Article - Seasons in Israel - Spring 19/4/2016
Seasons in Israel
Our calendar consists of twelve months – the amount of time it takes the Earth to complete one full cycle around the sun.
The 365 days of the year are divided into four different seasons, each of which complements another: winter and summer, spring and autumn. Each season is characterized by its own typical weather, changes in the animals and plants and by its designated songs. Every season creates a certain type of atmosphere. In Israel the transitional seasons – autumn and spring – are short and often bring surprising weather changes.
Spring symbolizes blooming and renewal. In Jewish tradition, spring is also connected to the exodus from Egypt, the Jews' liberation from slavery, as we celebrate Passover, which is also known in Hebrew as the Festival of Spring. There is an atmosphere of awakening, new clothes, new shoes. Winter is over and a new season is here. "Great joy, great joy, spring has arrived and Passover is here", wrote children's poet Levin Kipnis.
The wildflowers that began to bloom in the winter and come into full blossom in the spring are joined by the wonderful blossoming of almond trees, as well as deciduous fruit trees and more. Israel is filled with the sweet scent of its citrus trees.
Israel's first modern city, Tel Aviv, was named for the spring ("aviv" in Hebrew). This is a brilliant translation by Nachum Sokolov of the name of Theodor Herzl's book Altneuland (old-new land), in which Herzl foresees the development and renewal of the Jewish people in Eretz Israel.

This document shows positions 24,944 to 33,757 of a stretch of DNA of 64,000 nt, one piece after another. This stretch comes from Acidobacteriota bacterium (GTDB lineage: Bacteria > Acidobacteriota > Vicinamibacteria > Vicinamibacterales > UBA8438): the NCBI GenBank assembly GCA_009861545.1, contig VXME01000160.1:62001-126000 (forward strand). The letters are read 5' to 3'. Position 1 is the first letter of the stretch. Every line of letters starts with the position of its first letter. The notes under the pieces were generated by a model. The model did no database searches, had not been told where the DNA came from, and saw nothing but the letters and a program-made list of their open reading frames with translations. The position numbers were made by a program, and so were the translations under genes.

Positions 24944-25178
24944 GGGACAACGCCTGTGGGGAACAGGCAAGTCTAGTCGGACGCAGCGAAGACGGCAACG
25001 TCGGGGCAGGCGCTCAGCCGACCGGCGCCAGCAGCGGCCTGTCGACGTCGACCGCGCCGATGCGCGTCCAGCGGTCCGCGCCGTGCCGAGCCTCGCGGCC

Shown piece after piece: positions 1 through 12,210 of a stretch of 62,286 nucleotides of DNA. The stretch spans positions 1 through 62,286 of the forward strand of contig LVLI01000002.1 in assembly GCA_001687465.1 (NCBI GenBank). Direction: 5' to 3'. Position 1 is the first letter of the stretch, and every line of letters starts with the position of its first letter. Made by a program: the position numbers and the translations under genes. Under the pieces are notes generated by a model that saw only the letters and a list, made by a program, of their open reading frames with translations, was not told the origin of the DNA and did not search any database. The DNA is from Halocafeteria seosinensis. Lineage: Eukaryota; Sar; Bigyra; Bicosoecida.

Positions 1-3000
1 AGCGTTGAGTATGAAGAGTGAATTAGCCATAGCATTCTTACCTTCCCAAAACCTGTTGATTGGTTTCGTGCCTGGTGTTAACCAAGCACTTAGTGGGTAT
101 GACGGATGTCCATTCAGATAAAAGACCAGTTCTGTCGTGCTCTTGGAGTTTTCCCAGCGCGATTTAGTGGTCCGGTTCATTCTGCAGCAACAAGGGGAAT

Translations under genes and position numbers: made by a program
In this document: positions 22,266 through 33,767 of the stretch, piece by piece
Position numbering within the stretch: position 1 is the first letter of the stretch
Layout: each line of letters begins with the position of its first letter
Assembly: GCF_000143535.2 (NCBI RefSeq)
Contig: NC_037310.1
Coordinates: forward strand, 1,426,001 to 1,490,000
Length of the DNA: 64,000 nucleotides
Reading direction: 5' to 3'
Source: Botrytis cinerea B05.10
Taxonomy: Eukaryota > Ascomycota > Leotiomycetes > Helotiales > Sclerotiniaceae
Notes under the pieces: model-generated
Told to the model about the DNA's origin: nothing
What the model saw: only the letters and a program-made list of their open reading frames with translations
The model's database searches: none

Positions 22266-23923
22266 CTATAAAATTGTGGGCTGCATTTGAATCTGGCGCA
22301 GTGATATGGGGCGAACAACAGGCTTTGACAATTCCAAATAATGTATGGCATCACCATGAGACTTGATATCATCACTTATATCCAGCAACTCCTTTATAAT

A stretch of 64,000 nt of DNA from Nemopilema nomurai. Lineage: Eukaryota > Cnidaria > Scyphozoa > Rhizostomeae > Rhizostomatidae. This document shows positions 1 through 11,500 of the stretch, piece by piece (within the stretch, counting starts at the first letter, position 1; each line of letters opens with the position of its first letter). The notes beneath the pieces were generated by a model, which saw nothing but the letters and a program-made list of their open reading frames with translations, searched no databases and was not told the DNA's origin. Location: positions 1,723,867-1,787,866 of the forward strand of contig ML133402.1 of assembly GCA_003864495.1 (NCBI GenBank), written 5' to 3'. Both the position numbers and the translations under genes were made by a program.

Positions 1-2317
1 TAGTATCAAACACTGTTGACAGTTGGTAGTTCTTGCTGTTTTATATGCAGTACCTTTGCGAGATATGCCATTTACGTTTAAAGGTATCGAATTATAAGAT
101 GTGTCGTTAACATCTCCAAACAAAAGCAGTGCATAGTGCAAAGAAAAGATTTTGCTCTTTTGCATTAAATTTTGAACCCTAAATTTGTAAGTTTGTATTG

"Here the spring is two days old, here the spring shall die young. Anyone who remains indoors is either disabled or a monk", sang Naomi Shemer lovingly of our brief spring.
From the theme song for the children's television program Carousel, which described the seasons of the year:
"So come whirl round on the carousel
Down and up and all around,
So come whirl round on the carousel
In summer, winter, autumn and spring…"
Author, translator and poet
All songs and poems have been loosely translated from the original Hebrew.
The scenery on the stamp is based on photo taken by Rafi Babayan in a wooden area in Southern Israel